This is a photo of me at the base of Annapurna in Nepal taken years ago. I keep it to remind myself that I really did make it up there. I never thought I would.
Ever since I left home, I've done my best to take the road less travelled. I think when we are young and childless, the road less travelled is easy and romantic. It surely was for me.
The road less travelled when you have children is no such thing. It is scary and filled with mud puddles, and laced with the possibility of major guilt down the road. Did I do the right thing? Will my children be all right?
Our move back across the Atlantic is one such road. I have already written here about how some of the most banal tasks are new to me again after being away for so long. Learning how to write checks, remembering to tip the waitress and allowing myself to turn on red are the things keeping my days far from boring. And I can officially admit right here and now that I do not miss one thing about Italy, unless you count gorgonzola. Italy was becoming an impossible place to to live and breathe. I am not looking back longingly.
So where is that lurking mud puddle? My children are soon to start school. They will both be attending the middle school, and my youngest will be starting in an early jump start program for the kids starting in the sixth grade. My children were excellent students in their Italian schools. Straight A's (tutti ottimi). For those of you who don't know what that means in the Italian school system, particularly in the middle school, it's no small feat. Their academic challenges will likely be less than they were in Italy, which is fine since my children's English is not up to par with their Italian, and they will be partaking of the English Language Acquisition program in the local middle school. One of the many reasons that pushed us to take the road less travelled was the opportunity for my children to become truly bilingual. Being thrust into a life in another language is terrifying, frustrating, comical and exhausting. It is also one of the best things that ever happened to me. Being bilingual opens up entire parts of your brain that you didn't even know were there. Being bilingual allows you to see the world through different eyes and hear the world through different ears. I want that for my children.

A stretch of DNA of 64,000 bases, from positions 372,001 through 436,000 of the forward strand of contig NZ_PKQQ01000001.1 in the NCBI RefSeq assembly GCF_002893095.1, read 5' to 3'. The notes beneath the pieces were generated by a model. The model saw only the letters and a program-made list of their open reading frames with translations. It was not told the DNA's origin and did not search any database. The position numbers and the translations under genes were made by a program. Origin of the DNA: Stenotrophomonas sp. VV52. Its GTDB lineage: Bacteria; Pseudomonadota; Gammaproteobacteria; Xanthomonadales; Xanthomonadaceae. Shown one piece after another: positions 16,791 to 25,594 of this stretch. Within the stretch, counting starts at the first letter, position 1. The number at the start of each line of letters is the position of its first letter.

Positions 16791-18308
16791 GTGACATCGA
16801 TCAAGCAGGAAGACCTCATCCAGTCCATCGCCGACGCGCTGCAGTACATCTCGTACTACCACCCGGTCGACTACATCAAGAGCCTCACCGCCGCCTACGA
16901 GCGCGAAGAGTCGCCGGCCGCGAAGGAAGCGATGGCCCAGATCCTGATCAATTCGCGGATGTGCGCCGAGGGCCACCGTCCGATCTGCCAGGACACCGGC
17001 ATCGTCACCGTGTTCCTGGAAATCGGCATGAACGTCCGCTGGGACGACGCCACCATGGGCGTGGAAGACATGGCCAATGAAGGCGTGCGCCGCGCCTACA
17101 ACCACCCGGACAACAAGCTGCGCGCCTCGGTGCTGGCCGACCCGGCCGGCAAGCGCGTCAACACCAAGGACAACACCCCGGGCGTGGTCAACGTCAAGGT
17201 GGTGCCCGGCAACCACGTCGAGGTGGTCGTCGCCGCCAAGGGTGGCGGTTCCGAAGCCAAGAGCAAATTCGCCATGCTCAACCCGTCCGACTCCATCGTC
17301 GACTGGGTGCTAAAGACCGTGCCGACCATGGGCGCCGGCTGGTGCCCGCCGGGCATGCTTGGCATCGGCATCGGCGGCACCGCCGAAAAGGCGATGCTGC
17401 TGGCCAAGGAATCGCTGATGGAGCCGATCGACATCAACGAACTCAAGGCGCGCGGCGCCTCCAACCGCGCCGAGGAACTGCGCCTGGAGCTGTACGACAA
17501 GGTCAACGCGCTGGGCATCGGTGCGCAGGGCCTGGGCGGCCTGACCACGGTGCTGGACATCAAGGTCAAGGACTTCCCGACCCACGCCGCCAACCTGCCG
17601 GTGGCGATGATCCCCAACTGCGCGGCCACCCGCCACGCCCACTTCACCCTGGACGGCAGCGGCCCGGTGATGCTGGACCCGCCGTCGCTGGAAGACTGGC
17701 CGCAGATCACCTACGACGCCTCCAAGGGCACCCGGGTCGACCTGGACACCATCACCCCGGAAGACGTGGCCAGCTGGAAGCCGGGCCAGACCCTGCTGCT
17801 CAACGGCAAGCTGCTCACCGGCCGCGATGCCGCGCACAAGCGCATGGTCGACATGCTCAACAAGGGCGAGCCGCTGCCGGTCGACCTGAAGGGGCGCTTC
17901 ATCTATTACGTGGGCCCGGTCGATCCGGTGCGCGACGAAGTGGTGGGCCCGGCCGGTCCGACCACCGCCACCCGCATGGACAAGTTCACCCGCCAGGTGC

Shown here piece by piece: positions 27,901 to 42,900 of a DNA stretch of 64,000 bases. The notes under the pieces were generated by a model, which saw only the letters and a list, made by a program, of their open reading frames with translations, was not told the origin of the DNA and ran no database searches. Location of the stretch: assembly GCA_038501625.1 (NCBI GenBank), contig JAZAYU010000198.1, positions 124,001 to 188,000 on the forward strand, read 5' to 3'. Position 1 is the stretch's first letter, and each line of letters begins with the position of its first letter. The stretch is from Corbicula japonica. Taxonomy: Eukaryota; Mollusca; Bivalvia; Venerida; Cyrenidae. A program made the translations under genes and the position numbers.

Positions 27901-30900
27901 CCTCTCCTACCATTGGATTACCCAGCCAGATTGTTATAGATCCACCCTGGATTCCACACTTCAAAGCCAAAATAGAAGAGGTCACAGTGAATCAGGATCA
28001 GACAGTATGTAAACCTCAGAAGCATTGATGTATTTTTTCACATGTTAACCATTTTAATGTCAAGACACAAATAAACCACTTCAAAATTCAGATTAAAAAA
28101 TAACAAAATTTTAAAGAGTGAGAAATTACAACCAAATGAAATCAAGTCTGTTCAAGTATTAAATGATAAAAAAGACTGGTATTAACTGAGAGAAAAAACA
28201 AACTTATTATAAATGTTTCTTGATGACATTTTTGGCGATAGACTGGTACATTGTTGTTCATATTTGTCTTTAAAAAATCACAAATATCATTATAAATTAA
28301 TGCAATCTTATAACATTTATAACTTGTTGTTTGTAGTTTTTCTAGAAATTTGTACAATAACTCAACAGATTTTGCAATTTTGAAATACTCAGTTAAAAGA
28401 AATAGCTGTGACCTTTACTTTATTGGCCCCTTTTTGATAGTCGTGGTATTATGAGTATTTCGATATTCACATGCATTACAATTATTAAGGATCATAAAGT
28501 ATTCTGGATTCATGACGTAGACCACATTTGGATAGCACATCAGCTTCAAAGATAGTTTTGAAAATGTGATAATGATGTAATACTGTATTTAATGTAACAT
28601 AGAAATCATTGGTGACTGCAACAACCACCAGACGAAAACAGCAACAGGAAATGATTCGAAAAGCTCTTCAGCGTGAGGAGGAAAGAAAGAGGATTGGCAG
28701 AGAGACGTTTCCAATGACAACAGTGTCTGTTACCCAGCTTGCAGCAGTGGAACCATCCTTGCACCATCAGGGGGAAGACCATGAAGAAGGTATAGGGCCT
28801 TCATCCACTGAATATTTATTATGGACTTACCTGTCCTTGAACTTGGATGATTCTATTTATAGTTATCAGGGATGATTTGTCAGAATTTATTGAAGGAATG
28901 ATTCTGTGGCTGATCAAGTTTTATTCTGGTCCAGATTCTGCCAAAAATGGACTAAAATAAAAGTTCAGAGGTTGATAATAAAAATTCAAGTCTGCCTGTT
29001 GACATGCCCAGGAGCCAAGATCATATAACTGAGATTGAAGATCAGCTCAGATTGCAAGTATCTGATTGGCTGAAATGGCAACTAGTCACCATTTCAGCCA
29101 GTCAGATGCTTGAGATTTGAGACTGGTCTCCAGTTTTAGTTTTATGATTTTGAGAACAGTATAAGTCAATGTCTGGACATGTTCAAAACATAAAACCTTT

There is a saying in Italian that goes, "Tra il dire e il fare, c'è di mezzo il mare." Between saying something and doing it lies the sea. So here's the sea. Oh please, let this be the right thing to do! Please let their first days of school not be too scary and strange! Please let them (my eldest in particular) not be kidnapped by those evil American girls (I know exactly what I would have thought upon seeing my cute Italian boy come to school when I was in th eight grade)! Please let them be accepted on the basketball team by the American boys! Please just let it all be OK, challenging and hard at times, but OK.